International Fund August Monthly Report
Trade wars continued to make headlines in August. US president Donald Trump doubled tariffs on imports of Turkish aluminium and steel to 20% and 50% respectively. The Turkish Lira has depreciated more than 35% against most major currencies this year.
Cement-maker Cementir (BIT:CEM) is the only portfolio investment with a Turkish business. When the Fund first purchased shares in Cementir in early 2017, the Euro value of this business had already halved due to the weakening Lira. Since then the Lira has fallen another 50% and Turkey is now a marginal part of Cementir, accounting for 15% of sales and less than 10% of operating profits.
Over the first half of 2018 Cementir sold its Italian operations to Heidelberg Cement (DB:HEI) for €315m and invested €87m to purchase an additional 39% stake in a US white cement manufacturer. Excluding the impact of these transactions and adjusting for currency movements, sales increased 6% to €589m and operating profit was up 17% to €60m. Cementir remains attractive, trading at a forecast price to earnings ratio of about 11.
Amongst European banks, German, Spanish and French institutions are the most exposed to Turkey with €120bn worth of assets in the country. Italian bank and portfolio holding UBI Banca (BIT:UBI) is not exposed, but its share price has still fallen.
UBI’s second-quarter net profit totalled €91m, slightly ahead of expectations. The bank announced that bad loans on its books would fall below its target of 10% of total lending by the middle of next year, earlier than previously expected. The bank’s exposure to non-performing loans remains a concern. So is its holding of Italian government debt. The spread between Italian long-dated government bonds and German Bunds—the latter considered the least risky in Europe—blew out to more than three percentage points over the past few months. That’s the highest level since the Greekled Euro crisis of 2011. UBI’s exposure is lower than peers and has been reduced in recent years. It continues to trade at half the value of its net tangible assets, a level that more than compensates for the risks.
King’s Flair (SEHK:6822) reported a 27% increase in half-year sales to HK$781m. Sales of its water bottles in China were particularly strong, growing 70% relative to the previous half. The gross margin fell to 19% from last year’s unsustainably high 21%, due to an increase in the price of raw materials.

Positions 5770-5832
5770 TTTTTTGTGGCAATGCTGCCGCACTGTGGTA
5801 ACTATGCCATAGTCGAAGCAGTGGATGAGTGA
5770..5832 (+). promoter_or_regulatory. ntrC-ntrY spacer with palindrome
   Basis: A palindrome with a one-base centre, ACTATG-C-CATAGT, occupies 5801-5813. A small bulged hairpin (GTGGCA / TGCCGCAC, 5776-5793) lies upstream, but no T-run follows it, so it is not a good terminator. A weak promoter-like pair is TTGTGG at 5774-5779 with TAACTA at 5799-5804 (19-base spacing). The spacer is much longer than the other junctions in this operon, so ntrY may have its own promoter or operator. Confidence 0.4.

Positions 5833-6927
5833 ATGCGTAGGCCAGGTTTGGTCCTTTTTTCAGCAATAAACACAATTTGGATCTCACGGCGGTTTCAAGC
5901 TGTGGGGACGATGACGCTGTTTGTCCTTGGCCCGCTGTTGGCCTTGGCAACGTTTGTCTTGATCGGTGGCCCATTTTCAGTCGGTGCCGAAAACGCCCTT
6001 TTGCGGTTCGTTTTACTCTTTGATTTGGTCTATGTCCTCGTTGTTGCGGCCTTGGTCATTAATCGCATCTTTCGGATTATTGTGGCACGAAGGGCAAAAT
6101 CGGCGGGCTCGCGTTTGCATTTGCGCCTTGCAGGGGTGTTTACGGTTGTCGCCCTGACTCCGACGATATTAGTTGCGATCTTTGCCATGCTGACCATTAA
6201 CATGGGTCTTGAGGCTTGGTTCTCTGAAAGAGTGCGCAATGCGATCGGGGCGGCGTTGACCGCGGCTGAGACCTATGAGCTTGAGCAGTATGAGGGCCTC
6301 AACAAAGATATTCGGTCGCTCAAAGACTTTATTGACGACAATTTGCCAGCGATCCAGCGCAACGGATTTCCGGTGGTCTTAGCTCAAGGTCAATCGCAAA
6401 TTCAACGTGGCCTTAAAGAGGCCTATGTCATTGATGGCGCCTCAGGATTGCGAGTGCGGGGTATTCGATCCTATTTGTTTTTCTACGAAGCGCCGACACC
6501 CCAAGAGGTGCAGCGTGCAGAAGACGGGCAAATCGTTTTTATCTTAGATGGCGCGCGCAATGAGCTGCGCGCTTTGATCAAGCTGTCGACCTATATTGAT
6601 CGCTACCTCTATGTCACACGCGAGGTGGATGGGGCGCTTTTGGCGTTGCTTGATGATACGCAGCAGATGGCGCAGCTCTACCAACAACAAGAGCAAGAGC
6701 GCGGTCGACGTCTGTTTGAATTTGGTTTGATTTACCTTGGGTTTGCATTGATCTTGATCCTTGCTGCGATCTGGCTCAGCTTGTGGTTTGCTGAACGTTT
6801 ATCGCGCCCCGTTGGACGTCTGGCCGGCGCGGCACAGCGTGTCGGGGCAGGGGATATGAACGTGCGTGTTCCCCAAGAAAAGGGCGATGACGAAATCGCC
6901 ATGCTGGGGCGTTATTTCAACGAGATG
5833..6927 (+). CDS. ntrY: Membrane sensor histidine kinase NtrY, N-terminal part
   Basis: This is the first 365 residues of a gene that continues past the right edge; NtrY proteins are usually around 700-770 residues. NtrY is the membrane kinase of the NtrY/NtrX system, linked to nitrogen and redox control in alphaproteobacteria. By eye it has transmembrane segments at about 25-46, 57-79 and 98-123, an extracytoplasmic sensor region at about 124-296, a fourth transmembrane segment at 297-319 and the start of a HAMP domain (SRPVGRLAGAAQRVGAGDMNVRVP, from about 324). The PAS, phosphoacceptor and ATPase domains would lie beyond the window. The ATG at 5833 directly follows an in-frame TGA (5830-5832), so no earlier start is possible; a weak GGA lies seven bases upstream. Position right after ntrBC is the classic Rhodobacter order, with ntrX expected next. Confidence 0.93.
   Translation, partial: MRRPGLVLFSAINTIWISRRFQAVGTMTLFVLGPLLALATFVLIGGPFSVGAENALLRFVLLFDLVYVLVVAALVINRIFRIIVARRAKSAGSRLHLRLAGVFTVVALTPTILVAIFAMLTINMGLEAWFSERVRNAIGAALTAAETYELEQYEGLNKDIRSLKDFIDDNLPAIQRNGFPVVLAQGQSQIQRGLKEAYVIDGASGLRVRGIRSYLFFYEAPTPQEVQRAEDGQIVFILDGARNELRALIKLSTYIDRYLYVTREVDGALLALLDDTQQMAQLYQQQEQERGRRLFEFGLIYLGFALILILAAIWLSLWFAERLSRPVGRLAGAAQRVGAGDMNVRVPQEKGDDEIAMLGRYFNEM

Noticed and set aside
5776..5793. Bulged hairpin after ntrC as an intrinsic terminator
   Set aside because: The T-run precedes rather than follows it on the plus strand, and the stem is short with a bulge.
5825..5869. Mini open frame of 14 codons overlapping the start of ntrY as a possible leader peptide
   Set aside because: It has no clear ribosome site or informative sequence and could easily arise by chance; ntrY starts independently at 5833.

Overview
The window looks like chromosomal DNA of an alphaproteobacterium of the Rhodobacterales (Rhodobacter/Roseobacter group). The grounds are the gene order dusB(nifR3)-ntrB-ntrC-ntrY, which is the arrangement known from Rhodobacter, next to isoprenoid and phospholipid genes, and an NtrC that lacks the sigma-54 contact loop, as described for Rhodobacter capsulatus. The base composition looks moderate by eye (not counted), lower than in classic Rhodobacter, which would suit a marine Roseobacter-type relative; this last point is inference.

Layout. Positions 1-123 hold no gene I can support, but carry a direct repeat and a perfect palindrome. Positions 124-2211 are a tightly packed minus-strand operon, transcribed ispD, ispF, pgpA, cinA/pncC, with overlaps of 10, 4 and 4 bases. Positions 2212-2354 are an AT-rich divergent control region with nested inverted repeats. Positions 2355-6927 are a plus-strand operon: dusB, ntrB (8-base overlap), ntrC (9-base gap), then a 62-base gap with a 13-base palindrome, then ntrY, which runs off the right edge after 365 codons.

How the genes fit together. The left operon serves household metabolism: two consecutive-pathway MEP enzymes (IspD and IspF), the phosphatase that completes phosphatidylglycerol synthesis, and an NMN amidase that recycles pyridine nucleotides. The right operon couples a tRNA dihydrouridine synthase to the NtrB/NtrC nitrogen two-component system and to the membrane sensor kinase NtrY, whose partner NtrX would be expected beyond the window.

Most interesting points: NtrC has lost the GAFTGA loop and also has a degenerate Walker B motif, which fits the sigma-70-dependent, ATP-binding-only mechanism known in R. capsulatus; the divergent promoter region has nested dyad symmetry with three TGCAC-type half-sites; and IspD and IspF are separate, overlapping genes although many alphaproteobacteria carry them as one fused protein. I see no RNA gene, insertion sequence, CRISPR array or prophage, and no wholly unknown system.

Trade tensions between the US and China have not affected the business yet but this could change. Nevertheless, the company remains well capitalised with HK$500m of net cash on its balance sheet. The stock trades on a price to earnings ratio of 7 and sports an 11% dividend yield.
The Fund owns 7% of UK leasing company Thinksmart (AIM:TSL). The original investment thesis was that Australian investors were selling their shares for a song due to Thinksmart shifting its listing from the ASX to London’s AIM exchange. Eighteen months later, after a share price fall of some 60%, it was the sellers doing the singing.
At the end of August, though, Thinksmart announced a transformative deal with Aussie boom stock Afterpay Touch (ASX:APT). Thinksmart has sold most of Clearpay, its UK buy now, pay later business, to Afterpay. The consideration is one million Afterpay shares, worth around £12m. That stacks up pretty well next to its pre-deal £9m market capitalisation. Thinksmart has already sold 750,000 shares and will return the proceeds to shareholders. It still has £10m invested in its original leasing business and has kept a 6.5% stake in what will be Afterpay UK. That could be nothing, or it could be something substantial. Despite a large share price increase since the deal was announced, it still has some interesting upside. Unfortunately Thinksmart is tiny and illiquid and the Fund’s portfolio weighting is only around 1%, even at current prices.